Ben Marcus is a strange dude who writes strange stuff. The first book of his I read was "The Age of Wire & String," which anthropomorphized inanimate objects (a redundant statement, I know) into strange and surreal moments. I won't even pretend to have understood everything I read in that book, but on a surface level, I enjoyed the hell out of its playfulness and its willingness to breach boundaries of normative fiction, a trait I'm finding more and more necessary and required in the authors that I prefer to read these days. I'm not an anti-traditionalist, I've just come to enjoy books as puzzles to be mulled over and solved rather than simply read through from cover to cover. (See my review of Mark S. Danielewski's "House of Leaves" here (pt. 1) and here (pt. 2) for a book-as-puzzle.)
What we get in this latest work by Ben Marcus, "The Flame Alphabet," is something equally as surreal, but infinitely more readable. There is a more structured plot, more clearly defined and delineated characters, an obvious conflict (both highly emotional and highly physical), and a beautiful use of language in many places, which kept the story fresh for me.
I have read other reviews of this book that pan the use of time (moments jump around from now to then to when and back again in the first section without much of a marker to indicate them happening sometimes), but I found the jumps to be completely appropriate and realistic in the storytelling form. We begin the novel with the narrator, Samuel, and his wife Claire fleeing their neighborhood. Both are ill, but specifics are kept to a minimum. As they drive, Claire keeps an eye out for their daughter...not because they're trying to find her, to have her join them in their exodus, but to make sure that the last memory of their child is not one of her being black-bagged and taken away by the government patrols roaming the streets.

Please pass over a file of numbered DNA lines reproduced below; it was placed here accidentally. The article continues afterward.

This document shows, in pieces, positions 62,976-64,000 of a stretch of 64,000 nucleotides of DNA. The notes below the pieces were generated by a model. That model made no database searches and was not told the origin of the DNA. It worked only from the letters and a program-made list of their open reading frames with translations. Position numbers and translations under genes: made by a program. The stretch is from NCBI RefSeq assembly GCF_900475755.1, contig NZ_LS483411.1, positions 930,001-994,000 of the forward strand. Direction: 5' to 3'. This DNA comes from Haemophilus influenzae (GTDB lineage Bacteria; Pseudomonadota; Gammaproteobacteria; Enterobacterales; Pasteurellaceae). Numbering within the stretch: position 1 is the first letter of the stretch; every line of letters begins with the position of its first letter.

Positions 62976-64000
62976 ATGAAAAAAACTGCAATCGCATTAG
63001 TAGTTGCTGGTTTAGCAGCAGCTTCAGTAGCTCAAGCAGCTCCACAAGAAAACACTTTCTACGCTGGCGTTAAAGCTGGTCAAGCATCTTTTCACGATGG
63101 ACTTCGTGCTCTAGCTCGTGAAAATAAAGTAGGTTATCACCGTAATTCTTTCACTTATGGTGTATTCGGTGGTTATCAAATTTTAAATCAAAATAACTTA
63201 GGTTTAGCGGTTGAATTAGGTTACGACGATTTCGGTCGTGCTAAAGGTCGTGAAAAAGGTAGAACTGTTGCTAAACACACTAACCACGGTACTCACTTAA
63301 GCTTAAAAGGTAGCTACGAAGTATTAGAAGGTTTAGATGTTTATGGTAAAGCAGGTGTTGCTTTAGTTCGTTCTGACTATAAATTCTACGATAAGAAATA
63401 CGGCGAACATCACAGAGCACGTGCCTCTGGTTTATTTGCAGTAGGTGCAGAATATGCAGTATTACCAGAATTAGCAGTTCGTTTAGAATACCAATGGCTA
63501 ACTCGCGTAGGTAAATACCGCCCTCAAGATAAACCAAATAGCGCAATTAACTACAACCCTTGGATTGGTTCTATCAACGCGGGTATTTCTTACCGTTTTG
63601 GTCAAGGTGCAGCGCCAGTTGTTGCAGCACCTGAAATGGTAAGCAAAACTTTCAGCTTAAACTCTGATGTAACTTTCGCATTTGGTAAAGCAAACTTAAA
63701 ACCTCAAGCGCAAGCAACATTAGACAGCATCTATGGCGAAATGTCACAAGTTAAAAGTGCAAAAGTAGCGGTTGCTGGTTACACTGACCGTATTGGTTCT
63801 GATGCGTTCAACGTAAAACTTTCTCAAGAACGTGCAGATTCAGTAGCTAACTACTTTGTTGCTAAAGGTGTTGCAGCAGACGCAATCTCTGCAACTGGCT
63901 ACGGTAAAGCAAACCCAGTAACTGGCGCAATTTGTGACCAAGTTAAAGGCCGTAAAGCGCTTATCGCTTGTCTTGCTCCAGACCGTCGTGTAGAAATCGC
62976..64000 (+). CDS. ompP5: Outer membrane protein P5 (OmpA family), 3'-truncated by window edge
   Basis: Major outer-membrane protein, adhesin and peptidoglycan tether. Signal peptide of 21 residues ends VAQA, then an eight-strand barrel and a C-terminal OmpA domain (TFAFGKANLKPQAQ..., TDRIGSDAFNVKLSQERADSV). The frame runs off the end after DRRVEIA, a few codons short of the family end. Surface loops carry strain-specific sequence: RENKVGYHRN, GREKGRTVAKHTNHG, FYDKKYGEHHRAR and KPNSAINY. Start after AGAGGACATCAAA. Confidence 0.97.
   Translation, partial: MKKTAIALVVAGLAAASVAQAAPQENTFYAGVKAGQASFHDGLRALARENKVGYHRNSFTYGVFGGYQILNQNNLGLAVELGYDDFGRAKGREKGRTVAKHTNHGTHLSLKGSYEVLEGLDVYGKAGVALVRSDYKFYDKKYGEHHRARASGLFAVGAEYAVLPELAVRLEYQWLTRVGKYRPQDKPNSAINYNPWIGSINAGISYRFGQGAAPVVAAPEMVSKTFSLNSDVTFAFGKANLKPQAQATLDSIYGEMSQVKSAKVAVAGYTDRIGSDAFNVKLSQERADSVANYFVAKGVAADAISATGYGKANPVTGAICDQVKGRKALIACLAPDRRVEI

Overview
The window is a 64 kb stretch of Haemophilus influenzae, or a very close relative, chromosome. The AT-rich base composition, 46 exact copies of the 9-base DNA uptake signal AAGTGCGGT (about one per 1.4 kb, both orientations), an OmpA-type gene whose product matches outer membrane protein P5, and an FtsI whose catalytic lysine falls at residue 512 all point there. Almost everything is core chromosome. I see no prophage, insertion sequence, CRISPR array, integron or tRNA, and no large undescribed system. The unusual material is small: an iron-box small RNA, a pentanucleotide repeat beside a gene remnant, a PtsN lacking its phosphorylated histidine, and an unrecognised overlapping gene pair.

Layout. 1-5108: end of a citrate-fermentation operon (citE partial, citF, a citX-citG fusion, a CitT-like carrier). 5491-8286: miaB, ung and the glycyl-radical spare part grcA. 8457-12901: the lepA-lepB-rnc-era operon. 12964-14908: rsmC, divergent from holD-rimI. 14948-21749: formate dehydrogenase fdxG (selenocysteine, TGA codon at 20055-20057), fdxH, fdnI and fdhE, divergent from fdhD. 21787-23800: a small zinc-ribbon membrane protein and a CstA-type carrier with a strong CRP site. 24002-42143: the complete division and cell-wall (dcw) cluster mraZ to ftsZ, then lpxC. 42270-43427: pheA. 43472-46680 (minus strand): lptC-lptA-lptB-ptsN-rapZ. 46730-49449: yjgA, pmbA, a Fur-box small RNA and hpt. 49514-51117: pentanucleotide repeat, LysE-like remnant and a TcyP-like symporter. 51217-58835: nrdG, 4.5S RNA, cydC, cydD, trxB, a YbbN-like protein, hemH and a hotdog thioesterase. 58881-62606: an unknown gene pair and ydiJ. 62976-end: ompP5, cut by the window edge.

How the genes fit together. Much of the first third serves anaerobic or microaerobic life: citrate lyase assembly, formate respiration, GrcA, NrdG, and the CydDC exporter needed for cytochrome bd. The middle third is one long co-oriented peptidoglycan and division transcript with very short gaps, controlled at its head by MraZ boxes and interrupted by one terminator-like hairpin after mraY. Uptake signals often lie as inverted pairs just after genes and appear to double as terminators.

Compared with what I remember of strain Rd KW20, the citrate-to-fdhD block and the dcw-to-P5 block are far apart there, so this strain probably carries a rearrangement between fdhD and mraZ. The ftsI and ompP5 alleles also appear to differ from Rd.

Then we backtrack to a more immediate past where Claire and Samuel are getting ill, but not understanding why until they send Claire off to camp for a week. While she's away, the two parents return to a semblance of good health. When she returns, so does the illness. Samuel soon realizes that their daughter is the problem, but doesn't seem to understand why. Esther's character is written as a strange parallel to the contagion; she actively argues and fights with her parents at every turn, utilizing a logic they can't quite seem to fight against. She is headstrong and willful in ways that beat down the parental psyche, ultimately breaking down both Samuel and Claire.
"She spoke to us and others, into the phone, out the window, into a bag. It didn't matter. Nice things, mean things, dumb things, just a teenager's chatter, like a tour guide to nothing, stalking us from room to room."